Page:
The intimate emotions captured by Hannah are enhanced by Lomelda’s ability to be both revelatory and inscrutable in the same breath.
Down in the Weeds, Where the World Once Was is a natural next step forward for Bright Eyes, evolving while remaining true to their core identity.
In Limbo, Aminé’s become more reflective, yet he never loses sight his boisterous mischievousness.
The Oxford band’s third album dispenses with personality in favor of bland trap pop.
Though it’s inconsistent, Oliver Tree ‘s debut album offers an ample display of songwriting acumen along with his determined eccentricities.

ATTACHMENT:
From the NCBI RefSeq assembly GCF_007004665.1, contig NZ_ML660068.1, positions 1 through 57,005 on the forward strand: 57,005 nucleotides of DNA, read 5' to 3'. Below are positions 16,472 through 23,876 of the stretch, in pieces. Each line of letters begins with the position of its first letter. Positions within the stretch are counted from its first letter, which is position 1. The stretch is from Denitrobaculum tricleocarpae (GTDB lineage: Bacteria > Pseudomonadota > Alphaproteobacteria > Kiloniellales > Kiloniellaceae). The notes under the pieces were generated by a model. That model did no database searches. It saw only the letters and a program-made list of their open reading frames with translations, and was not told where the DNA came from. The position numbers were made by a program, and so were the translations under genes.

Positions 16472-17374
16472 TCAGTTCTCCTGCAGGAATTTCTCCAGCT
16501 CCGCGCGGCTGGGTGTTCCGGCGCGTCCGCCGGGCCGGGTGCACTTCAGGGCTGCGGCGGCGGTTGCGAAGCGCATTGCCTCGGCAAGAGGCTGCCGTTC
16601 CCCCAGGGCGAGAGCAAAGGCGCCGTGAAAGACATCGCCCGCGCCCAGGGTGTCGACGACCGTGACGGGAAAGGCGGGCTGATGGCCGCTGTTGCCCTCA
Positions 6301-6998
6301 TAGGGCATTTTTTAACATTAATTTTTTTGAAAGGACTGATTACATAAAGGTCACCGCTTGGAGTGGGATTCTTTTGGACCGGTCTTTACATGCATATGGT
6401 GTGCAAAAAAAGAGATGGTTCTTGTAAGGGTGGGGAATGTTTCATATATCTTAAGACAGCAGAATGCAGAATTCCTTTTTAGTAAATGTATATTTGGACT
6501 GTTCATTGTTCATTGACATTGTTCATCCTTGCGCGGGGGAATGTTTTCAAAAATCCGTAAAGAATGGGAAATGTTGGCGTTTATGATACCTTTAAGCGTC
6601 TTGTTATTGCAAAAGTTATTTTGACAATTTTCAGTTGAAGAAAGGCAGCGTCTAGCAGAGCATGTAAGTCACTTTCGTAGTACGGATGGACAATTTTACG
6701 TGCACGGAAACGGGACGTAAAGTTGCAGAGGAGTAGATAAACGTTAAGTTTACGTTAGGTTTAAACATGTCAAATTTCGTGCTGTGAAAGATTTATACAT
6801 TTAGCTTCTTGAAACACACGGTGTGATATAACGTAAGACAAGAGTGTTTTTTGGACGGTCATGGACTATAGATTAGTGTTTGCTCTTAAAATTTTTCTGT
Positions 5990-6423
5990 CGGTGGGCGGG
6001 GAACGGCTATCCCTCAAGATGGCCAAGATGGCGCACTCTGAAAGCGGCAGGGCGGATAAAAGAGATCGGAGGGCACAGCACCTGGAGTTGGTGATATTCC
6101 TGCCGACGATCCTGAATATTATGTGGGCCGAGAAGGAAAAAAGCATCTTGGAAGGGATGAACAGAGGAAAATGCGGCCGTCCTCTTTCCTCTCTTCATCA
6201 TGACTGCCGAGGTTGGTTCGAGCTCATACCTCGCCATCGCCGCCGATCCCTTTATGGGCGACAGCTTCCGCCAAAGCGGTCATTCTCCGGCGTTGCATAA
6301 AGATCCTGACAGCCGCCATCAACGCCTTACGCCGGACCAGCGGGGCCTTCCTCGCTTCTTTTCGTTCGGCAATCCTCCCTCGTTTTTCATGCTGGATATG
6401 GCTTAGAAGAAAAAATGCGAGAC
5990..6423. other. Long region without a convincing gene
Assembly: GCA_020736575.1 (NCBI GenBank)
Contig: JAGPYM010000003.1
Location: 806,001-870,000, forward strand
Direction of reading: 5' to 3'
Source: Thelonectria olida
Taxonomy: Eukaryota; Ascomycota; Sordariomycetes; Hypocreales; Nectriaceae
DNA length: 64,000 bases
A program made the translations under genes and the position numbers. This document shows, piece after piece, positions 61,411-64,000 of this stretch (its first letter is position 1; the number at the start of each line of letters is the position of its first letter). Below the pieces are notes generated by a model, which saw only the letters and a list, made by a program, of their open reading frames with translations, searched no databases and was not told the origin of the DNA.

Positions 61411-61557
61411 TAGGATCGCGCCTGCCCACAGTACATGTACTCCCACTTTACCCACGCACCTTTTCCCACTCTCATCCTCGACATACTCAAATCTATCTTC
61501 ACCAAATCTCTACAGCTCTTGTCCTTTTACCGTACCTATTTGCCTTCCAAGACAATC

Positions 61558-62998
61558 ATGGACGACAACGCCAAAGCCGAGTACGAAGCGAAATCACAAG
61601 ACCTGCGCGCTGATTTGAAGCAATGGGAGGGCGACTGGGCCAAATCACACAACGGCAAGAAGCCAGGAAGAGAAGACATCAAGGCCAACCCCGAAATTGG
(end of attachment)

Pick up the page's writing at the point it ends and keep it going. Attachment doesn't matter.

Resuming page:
Cloud Nothings’ latest effort is less muscular than their previous work, but it still contains its fair share of hooky bliss.
Khruangbin’s principal strength lies in how well the musicians manage to fit together
The Haim sisters’ third album is their best yet, full of breezy, warm, and masterfully crafted songs.
Arca’s first solo foray into pop music is as infectious as it is strange.
Phoebe Bridgers has crafted a disc filled with pristine, meditative songs that carry a brutal emotional weight.